Confirm Your Address With The Postal Service & All Creditors: An unrecognized civil judgment is a clear sign that your identity could be compromised, as you should have received numerous warnings in the mail about past due balances and forthcoming legal action before this notation showed up on your credit report. One of the most common ways that identity thieves delay their victims from finding out such situations is by changing the victim’s address so that he or she does not receive critical correspondence.
Making sure the U.S. Postal Service has your correct address on file will help you avoid missing government notices, and you can do so by creating a “My USPS” online account. Confirming your address with creditors will serve a similar purpose, in addition to making it harder for identity thieves to rack up additional balances in your name. This can be done by calling your creditors or logging into your online accounts.
- Consult An Attorney: A civil judgment is a very serious official record that can result in significant disruption to your financial life, including the loss of money and property, if not dealt with promptly. Getting this judgment overturned can also be a complex process that is difficult for an individual to successfully undertake alone. It’s therefore best to consult an attorney who specializes in fraudulent civil judgments fairly early in the process. At the very least, you should be able to get a free initial consultation, during which you can ask important questions and seek advice for how to proceed. Given the magnitude of this issue, however, retaining the services of a reputable attorney is preferable.
File An Identity Theft Complaint With The FTC: You can file a formal identity theft complaint with the Federal Trade Commission through its online complaint form. Once you have submitted your complaint, the FTC will generate an Identity Theft Affidavit. It is very important that you save and print this document, as it can only be viewed once through the online system.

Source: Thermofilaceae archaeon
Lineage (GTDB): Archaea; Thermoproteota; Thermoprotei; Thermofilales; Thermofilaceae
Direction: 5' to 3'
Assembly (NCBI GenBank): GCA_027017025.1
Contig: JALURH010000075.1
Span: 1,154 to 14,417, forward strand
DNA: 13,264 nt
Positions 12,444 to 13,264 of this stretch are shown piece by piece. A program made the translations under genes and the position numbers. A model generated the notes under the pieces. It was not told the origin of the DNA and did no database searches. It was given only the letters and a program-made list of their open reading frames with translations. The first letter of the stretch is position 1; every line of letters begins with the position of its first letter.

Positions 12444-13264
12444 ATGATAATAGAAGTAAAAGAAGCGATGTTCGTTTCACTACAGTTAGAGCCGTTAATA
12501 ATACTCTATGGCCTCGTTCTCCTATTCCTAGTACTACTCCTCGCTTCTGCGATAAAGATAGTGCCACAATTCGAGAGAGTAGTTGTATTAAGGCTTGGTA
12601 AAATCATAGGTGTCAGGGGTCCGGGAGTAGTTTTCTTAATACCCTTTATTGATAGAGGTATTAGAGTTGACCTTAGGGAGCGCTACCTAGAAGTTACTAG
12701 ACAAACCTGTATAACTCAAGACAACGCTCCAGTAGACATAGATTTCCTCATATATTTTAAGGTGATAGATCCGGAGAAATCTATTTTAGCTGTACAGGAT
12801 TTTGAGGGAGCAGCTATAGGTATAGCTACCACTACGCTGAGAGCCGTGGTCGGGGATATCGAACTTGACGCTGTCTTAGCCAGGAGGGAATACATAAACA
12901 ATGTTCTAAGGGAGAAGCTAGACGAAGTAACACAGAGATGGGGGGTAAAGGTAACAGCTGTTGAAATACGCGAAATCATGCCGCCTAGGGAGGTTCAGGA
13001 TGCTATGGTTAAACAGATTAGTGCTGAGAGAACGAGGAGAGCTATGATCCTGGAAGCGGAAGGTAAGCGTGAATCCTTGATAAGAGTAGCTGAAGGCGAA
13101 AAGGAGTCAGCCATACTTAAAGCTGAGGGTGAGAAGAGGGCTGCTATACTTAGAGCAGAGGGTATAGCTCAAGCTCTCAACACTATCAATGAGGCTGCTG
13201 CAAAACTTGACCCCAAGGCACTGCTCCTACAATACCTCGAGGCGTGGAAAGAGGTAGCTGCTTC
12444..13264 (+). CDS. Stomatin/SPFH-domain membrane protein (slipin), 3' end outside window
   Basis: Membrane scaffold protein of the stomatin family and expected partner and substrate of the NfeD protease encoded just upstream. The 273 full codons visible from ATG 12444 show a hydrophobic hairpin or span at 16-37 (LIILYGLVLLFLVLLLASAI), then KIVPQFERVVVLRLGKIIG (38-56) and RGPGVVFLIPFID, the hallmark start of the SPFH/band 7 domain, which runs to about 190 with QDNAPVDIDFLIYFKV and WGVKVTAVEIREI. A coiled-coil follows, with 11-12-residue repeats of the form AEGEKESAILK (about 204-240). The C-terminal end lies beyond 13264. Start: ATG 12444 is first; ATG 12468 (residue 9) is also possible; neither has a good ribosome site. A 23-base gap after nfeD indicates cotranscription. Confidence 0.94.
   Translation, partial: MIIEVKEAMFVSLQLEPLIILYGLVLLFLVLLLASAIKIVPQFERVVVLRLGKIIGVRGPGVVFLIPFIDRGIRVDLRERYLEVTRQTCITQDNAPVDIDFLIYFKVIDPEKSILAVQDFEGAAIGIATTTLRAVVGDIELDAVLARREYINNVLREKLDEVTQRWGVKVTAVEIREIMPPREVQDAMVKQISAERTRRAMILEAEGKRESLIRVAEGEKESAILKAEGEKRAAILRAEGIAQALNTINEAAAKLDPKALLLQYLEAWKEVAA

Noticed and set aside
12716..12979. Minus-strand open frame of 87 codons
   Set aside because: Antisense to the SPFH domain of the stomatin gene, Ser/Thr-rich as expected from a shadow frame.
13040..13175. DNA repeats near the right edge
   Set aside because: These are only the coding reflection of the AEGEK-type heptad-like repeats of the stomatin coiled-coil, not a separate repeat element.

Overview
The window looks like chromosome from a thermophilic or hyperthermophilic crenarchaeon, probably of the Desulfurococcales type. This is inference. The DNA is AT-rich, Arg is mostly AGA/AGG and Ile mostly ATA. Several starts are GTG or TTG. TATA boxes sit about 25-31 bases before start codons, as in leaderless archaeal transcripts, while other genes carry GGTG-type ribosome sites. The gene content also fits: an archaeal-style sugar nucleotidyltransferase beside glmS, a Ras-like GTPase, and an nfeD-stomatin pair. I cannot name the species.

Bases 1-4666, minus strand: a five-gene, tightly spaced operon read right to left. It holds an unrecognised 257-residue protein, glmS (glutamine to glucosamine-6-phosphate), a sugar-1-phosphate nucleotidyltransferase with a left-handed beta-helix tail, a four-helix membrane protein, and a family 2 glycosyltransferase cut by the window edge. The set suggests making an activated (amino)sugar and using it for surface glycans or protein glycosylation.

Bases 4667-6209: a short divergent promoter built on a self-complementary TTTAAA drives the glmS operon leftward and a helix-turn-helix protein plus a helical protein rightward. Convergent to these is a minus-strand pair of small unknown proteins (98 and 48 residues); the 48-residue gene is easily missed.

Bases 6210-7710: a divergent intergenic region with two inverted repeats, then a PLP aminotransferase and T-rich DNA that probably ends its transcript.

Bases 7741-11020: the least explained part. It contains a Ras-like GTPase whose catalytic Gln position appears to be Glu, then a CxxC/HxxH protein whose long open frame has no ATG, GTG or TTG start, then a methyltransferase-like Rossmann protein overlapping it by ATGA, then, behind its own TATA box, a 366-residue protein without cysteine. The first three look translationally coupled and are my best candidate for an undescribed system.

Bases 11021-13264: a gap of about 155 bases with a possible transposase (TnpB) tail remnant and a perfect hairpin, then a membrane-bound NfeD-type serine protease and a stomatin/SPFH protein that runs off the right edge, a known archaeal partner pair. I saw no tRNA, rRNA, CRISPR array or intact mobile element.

The FTC Identity Theft Affidavit is a critical supporting document for investigations into suspected identity theft.
- File A Report With Your Local Police Department: Bring a copy of your FTC Identity Theft Affidavit to your local police department, along with a government-issued ID, proof of your address (e.g., a mortgage or utility bill) and any additional documentation you have concerning the suspicious lien. This will enable you to file an official police report, which, together with your FTC affidavit, will comprise your “Identity Theft Report.”
Hopefully, taking these steps will enable you to get to the bottom of the suspicious judgment and minimize the related financial repercussions. The key is to have the judgment removed from the public record. Once that’s accomplished, you can dispute the judgment on your credit report with TransUnion, Experian, and Equifax. Finally, you may also want to take a few additional measures to shore up the security of your personal information and prevent future identity theft incidents.